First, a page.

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Benson, Arizona, is about as far away from the White House as any chef can get. Figuratively and literally. Nevertheless, that's the distance Robert Michel traveled to feed the masses at Bobby Joe's Irish Pub.
By Noah Austin
Benson Any day can be a busy day at Bobby Joe’s Irish Pub, but usually, Elly McFadden and Robert Michel (pictured) get advance notice when a big group is stopping by for lunch. On this particular Wednesday, that didn’t happen, and McFadden, Michel and server Stephany Michel (she’s Robert’s wife) are scrambling to get burgers, sandwiches and drinks to the large party that just wandered in.
The unexpected lunch rush means waiting awhile to talk to the Benson pub’s co-proprietors. But it also allows time to savor the Sonoran Burger, which, like all the burgers at Bobby Joe’s, is handcrafted with Michel’s own spice blend and served on a seasoned bun. The Sonoran is topped with thick, crispy bacon and a spicy chipotle sauce. Actually, it’s hard to savor it, since the inclination is to eat it very quickly.
Later, on the pub’s quiet back patio, Michel talks about what he intended when he leased the Bobby Joe’s restaurant operation from McFadden in 2011. “I’d done high-dollar, $75-a-plate restaurants,” he says. “I’ve always wanted to be able to make good food at an affordable price. And that’s what we try to do here.”
McFadden, meanwhile, is a Netherlands native, and although she’s been stateside since 1965, she maintains an unmistakable Dutch accent. She and her husband, Bobby Joe McFadden — an actor who had small roles in Tombstone, Red Rock West and other movies filmed nearby — opened Bobby Joe’s in 1992. The business grew, and when Bobby Joe died in 2002, “Elly Mae,” as she’s known, kept it going.
In 2010, McFadden expanded the pub’s tiny kitchen. The next year, she partnered with Michel, a Milwaukee native whose background couldn’t be farther removed from the Benson area: He spent nearly eight years as a White House chef, preparing meals for presidents Bill Clinton and George W. Bush.
In Milwaukee, Michel was serving in the National Guard and working at a diner. One day, he says, he was called into his commander’s office. From there, men in black suits drove him to the diner, where Clinton was waiting. The president asked Michel to make his locally re-
nowned specialty: maple-glazed salmon with a wasabi-sake sauce. Clinton loved it, and after Michel filled out “a mountain of paperwork” and waited months for security clearance, he was making state dinners in Washington, D.C.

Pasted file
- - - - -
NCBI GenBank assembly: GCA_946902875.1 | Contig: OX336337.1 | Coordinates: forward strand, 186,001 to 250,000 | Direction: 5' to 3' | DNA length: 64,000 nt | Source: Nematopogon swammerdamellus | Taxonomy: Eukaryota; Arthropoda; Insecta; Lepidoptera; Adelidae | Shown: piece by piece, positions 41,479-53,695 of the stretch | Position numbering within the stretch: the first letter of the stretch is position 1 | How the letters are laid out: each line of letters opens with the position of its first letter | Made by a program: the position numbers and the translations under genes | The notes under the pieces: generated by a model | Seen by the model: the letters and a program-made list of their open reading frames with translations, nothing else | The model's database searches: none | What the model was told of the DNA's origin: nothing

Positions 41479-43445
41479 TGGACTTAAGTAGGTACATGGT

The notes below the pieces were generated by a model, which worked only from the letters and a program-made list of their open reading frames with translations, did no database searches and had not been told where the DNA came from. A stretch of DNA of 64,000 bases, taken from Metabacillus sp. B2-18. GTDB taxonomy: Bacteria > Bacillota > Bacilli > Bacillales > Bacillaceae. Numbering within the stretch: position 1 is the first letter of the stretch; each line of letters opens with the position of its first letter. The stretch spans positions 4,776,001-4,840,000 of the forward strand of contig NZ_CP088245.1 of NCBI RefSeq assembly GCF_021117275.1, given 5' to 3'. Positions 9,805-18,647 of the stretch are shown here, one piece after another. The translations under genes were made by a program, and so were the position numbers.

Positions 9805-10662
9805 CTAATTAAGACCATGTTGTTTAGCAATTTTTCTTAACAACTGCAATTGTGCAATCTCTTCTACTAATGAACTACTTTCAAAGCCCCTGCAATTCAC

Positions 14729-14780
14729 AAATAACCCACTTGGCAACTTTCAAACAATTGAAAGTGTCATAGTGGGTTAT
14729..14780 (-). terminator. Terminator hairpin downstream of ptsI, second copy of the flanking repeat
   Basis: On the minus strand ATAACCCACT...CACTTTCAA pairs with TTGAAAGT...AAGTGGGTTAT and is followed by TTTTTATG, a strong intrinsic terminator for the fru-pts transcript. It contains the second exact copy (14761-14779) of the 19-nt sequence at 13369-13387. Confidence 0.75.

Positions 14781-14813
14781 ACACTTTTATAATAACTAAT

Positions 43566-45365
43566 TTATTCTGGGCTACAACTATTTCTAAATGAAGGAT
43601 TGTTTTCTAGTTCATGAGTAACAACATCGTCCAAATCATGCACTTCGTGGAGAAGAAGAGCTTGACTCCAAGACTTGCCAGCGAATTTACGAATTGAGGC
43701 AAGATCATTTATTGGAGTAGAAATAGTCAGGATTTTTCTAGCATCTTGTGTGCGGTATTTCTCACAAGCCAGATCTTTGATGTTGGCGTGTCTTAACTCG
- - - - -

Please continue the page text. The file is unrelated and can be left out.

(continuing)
After Clinton left office, Michel got a
2 a.m. phone call asking him to prepare a steak. Afterward, he learned the ribeye he’d made was for Bush, who called it the best steak he’d ever had. He asked Michel to become the first family’s chef, and Michel agreed, staying on until late 2001. The Michels then headed to Arizona because Stephany, who had fallen ill, had family in Benson. Doctors told the Michels that Stephany had a terminal case of viral encephalitis. “As you can see, the doctors were wrong,” Michel says with a laugh.
Michel maintained Bobby Joe’s “pub food” menu, including the popular burgers, and he’s added to it with daily specials. Prime rib, Salisbury steak and meatloaf are staples of “Comfort Food Wednesdays,” but Michel also serves more exotic choices, such as baked walleye. “I’m trying to expand tastes in this region,” he says. “This is pretty much a meat-and-potatoes kind of town.”
The unlikely pair has made Bobby Joe’s a local hot spot. On weekends, bands play on the bar’s outdoor stage. On football Sundays, Green Bay Packers fans crowd the pub. And karaoke nights are always popular.
McFadden is 70 now, and she anticipates selling the pub to Michel once she’s ready to retire. Actually, she’s sold Bobby Joe’s multiple times in the past 22 years, but she’s always found her way back to owning it again.
“None of the other owners could make it work like I do,” she says. “Anybody can sell beer or food. Customer service, friendliness and a good atmosphere are what make the difference. We’ve created a real neighborhood atmosphere here.”